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Family’s spirit breathes life into fanciful Golem and Jinni

A turn-of-century golem — loosely defined in Jewish folklore as an animated being brought to life from inanimate materials — isn’t exactly a protagonist that comes to mind when discussing contemporary fiction.

But in “The Golem and the Jinni,” the debut novel from Bay Area writer Helene Wecker, the title characters seem anything but old-fashioned.

Weaving together family stories, traditional fables from two cultures and historical fact, Wecker brings her fantastical creatures to life against the rich backdrop of New York City at the start of the 20th century. A dynamic supporting cast of characters helps the golem and jinni (a traditional spelling of the American “genie”) navigate the difficulties of being human.

Wecker, 37, says the book grew out of her work as an MFA student in the creative writing program at Columbia University when she was writing stories based on her family and her husband’s family.

Wecker is an Ashkenazi Jew whose father moved to the United States from Austria as a child; her maternal grandparents narrowly escaped Germany at the start of World War II. Her husband is Arab American — his Syrian father emigrated to the U.S. in the 1970s, after marrying his American mother. 

“It had always interested me how similar our family stories were in many ways — the ways my family and his had come to America, the emotional and psychic fallout of being an immigrant in the United States,” says Wecker, who moved to the Bay Area in 2006 and lives in Pleasanton with her husband and 1-year-old daughter. “I was working on these short stories that were adaptations of our family stories, but something just wasn’t clicking. I was too close to the material.”

A friend, knowing Wecker’s affinity for fantasy and sci-fi culture (“She knew I was a total geek”), suggested she try adding a fantastical element. Wecker experimented by turning her “Jewish girl and Arab boy” characters into a golem and a jinni, respectively. That did the trick: The project “became less and less about me and my husband and our families, and it really started to grow into its own thing,” she says.

The golem, who takes the name Chava, was formed out of clay in Poland by an elderly man who studies the “dark arts” of the Kabbalah. When the man she was created to marry dies at sea, she is left on her own as the ship docks in New York. The jinni is a man made of fire, trapped in a flask by a Bedouin wizard until he is accidentally released by a Syrian tinsmith in Manhattan. He comes to be known as Ahmad.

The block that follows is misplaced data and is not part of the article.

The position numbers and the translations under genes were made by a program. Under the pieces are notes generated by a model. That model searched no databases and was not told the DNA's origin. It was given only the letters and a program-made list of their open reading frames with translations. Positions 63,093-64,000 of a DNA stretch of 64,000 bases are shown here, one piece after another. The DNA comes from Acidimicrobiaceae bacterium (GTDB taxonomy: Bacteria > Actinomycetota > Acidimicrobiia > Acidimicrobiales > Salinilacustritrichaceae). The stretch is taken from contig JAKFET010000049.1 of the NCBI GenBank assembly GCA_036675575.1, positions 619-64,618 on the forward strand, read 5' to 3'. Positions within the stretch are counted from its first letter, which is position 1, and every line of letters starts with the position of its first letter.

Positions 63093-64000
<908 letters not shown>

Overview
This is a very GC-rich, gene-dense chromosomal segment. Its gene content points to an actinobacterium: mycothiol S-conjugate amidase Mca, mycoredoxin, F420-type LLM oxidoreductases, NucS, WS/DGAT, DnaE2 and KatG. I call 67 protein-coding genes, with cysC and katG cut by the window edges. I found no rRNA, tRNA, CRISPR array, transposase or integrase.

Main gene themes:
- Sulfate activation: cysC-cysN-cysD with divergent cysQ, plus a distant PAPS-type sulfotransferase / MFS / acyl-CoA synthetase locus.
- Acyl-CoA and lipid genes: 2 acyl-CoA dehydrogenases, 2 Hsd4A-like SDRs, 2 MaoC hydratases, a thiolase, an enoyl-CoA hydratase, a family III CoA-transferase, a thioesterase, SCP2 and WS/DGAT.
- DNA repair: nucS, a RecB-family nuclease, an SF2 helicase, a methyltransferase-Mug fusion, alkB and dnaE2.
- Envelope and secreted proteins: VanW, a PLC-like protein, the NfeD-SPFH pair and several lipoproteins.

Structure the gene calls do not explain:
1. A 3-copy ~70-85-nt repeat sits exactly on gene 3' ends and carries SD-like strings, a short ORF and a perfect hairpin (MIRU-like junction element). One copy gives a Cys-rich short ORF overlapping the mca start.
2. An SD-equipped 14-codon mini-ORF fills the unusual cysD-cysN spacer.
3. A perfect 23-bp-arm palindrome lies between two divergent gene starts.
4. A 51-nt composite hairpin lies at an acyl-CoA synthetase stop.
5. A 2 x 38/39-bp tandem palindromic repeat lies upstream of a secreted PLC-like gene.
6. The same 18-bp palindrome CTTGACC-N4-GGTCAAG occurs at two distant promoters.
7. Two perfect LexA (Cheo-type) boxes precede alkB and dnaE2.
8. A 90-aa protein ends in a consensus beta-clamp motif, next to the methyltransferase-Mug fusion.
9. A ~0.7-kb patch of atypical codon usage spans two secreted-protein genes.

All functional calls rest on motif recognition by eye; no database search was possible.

Helene Wecker

It’s a fable that requires surprisingly little suspension of disbelief, in part because of Wecker’s attention to detail and meticulous research. Using Columbia’s libraries, the New York Public Library and newspaper archives as resources, she created a vibrant setting for her characters, mainly in the Jewish immigrant community of the Lower East Side and the Arab immigrant community in Lower Manhattan known as “Little Syria.” Wecker researched train timetables to determine how long it would take her characters to traverse the city; she studied architectural records to accurately describe how the city skyline looked in a given year.

Along the way, Wecker learned a lot about her heritage and that of her husband — for example, the majority of immigrants from regions that now make up Syria and Lebanon were Arab Christians. And she was stunned by some of the bigotry present in news coverage from the early 20th century.

“That was one thing that definitely kept striking me in my research: The New York Times could say something just incredibly racist, sexist, offensive in so many ways … and no one batted an eye,” she says. “Go back 100 years, and that almost seems to be the standard.”

Though Wecker is eagerly anticipating readers’ responses to the book, she says she’s already received feedback that means a great deal to her: positive reviews from family members on both sides.

“In the end, I found that I had pretty much said everything I had wanted to in my short stories about language, culture, immigration,” she says. “And it’s been a real comfort and source of strength that both sides of my family have been so supportive about that.”



Helene Wecker will appear in conversation with comedian Nato Green at 7 p.m. Monday, April 29 at Stage Werx Theatre, 446 Valencia St., S.F. $15. She has several book talks scheduled in the Bay Area over the next two weeks; to see the schedule, visit www.helenewecker.com.

“The Golem and the Jinni: A Novel”  by Helene Wecker (HarperCollins, 485 pages, $26.99)

Emma Silvers